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There is a $~10\times 11~$ grid with real numbers, the number $~N_{xy}~$ is equal to the sum of all the numbers in the column $~y~$ multiplied by the sum of all the numbers in the row $~x~$, all numbers in the grid have the same condition than $~N_{xy}~$.

$1-~$ How much is the sum of all the numbers in the grid?

$2-~$ Give a grid with all the numbers being different.

I know the answer to the first question which is $~1~$, since a grid with all the numbers being $~\frac{1}{110}~$ will work.

I made a program in $~C^{++}~$ to give solutions to analogous $~2\times 2~$ grids by brute force but I don't see any pattern.

What is the answer to the second question?

I don't need $~110~$ numbers, just give a general solution to this kind of grids with all the numbers being different from each other.

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  • $\begingroup$ Your Nxy is not correct. Assuming there are $10$ rows of $11$ elements the row sum is $\frac 1{10}$, the column sum is$ \frac 1{11}$, so $Nxy=\frac 1{110}$ $\endgroup$ – Ross Millikan Aug 8 '19 at 4:23
  • $\begingroup$ Just to verify what you ask: You require $N_{xy} = (\sum_{i=1}^{10} N_{iy}) \cdot (\sum_{j=1}^{11} N_{xj}) $? If so, assume that all $N_{xy} = a$. Then $a = 110a^2$ which results in the solutions $a = 0$ or $a = 1/110$. $\endgroup$ – Paul Frost Aug 8 '19 at 8:04
  • $\begingroup$ Are you trying to find the numbers in the grid from the $N_{xy}$'s for 1? For 2, do you just want a set of numbers so that all the $N_{xy}$'s are different? $\endgroup$ – Ross Millikan Aug 8 '19 at 23:38
  • $\begingroup$ i just want a set of numbers in the grid (Nxy's) that are all different $\endgroup$ – Sartem Cacartem Aug 9 '19 at 2:33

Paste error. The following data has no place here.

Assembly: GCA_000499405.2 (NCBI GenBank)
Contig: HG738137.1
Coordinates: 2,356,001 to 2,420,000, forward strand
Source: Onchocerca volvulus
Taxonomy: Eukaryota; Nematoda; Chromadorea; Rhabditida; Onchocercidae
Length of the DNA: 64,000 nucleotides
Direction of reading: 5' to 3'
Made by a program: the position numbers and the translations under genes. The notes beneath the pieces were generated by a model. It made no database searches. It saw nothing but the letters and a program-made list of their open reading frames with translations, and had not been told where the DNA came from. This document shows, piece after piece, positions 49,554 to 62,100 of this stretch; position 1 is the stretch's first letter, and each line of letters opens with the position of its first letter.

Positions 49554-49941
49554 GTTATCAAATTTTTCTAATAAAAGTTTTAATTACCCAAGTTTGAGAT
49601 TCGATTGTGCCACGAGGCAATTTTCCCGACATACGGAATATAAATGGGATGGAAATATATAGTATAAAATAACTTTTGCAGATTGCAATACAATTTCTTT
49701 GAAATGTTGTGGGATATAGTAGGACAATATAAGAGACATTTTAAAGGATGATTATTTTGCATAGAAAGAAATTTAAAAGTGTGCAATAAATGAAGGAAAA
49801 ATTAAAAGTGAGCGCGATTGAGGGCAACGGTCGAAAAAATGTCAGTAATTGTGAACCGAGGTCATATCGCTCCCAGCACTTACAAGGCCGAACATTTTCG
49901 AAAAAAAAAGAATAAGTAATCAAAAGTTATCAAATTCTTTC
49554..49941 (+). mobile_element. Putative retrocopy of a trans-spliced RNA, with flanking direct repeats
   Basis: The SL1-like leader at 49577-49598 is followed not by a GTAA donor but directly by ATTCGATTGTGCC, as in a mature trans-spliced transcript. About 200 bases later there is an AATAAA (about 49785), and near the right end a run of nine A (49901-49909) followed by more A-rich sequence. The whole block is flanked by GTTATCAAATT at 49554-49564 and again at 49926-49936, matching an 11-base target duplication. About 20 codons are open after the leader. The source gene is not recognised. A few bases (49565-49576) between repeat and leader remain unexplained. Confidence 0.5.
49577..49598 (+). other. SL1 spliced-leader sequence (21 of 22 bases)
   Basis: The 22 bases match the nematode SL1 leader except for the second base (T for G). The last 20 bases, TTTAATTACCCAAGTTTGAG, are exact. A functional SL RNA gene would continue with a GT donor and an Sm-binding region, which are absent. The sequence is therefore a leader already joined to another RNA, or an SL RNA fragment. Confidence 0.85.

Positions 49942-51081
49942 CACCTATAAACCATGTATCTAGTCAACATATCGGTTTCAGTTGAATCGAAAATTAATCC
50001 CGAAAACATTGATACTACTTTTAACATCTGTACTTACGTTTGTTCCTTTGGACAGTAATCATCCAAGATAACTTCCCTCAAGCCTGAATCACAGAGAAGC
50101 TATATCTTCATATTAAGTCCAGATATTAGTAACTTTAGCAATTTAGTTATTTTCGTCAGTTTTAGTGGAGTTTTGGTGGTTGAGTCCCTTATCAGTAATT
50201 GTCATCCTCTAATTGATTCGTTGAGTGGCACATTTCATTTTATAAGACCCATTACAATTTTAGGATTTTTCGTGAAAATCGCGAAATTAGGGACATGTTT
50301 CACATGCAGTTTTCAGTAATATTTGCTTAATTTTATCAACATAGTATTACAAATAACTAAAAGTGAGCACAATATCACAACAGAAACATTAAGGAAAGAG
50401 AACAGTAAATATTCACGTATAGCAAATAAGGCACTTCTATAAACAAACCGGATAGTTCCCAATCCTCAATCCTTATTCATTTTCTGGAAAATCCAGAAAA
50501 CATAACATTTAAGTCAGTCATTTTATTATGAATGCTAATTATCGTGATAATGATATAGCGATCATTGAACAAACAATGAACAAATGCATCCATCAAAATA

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Let's consider, in general, a $m\times n$ grid. If $x_{11}$, $x_{12}$, $\dots$ $x_{mn}$ are the numbers in the grid, $R_i=\sum_{j=1}^n x_{ij}$ is the sum of numbers in $i$-th row and $C_j=\sum_{i=1}^m x_{ij}$ is the sum of numbers in $j$-th column, then the problem states that: $$ \tag{*} x_{ij}=R_iC_j. $$ But $$ R_i=\sum_{j=1}^n x_{ij}=\sum_{j=1}^n R_iC_j=R_i\sum_{j=1}^n C_j, $$ hence $\sum_{j=1}^n C_j=1$ and an analogous result holds for the rows: $\sum_{i=1}^m R_i=1$ (which also means that the sum of all numbers $x_{ij}$ is $1$).

On the other hand, if we can find $m+n$ real numbers $R_1\dots R_m$ and $C_1\dots C_n$ such that $\sum_{i=1}^m R_i=1$ and $\sum_{j=1}^n C_j=1$, then numbers $x_{ij}$ computed from $(*)$ will automatically satisfy all the conditions of the problem. If we want all $x_{ij}$ to be different among them, we must make sure that no two products $R_iC_j$ are the same.

Let's make an example with a $3\times3$ grid ($m=n=3$). We can take for instance: $$ R_1={1\over7},\ R_2={2\over7},\ R_3={4\over7};\quad C_1={1\over5},\ C_2={3\over10},\ C_3={1\over2}. $$ The resulting grid is then $$ \matrix {1/35 & 3/70 & 1/14 \\ 2/35 & 3/35 & 1/7 \\ 4/35 & 6/35 & 2/7 \\ } $$ and you may check that it works.

Another example with negative numbers: take $7$, $5$, $-11$ as row sums, and $2$, $3$, $-4$ as column sums to get: $$ \begin{array}{r r r} 14 & 21 & -28 \\ 10 & 15 & -20 \\ -22 & -33 & 44 \\ \end{array} $$

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Why couldn''t Nxy be $110$ with $1$ in every cell? There is no answer to the first question because if you have a solution with $Nxy=z$ you can multiply every cell by $k$ and have a new solution with $Nxy=k^2z$

For the second question, you can fill the first $9 \times 10$ part of the grid almost any way you want. Now pick a row sum and you can fill in the last element in each row to make it work. Assuming the $10$ is the number of rows, the column sum has to be $\frac {10}{11}$ times the row sum because adding all the rows has to equal adding all the columns. Given that column sum you can find all the remaining numbers. The only way this fails is if two numbers match. Perturb a number and try again.

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  • $\begingroup$ this answer supposes that Nxy is just one number, but all the numbers in the grid, are the sum of the numbers in their column, multiplied by the sum of the numbers in their row $\endgroup$ – Sartem Cacartem Aug 8 '19 at 21:26

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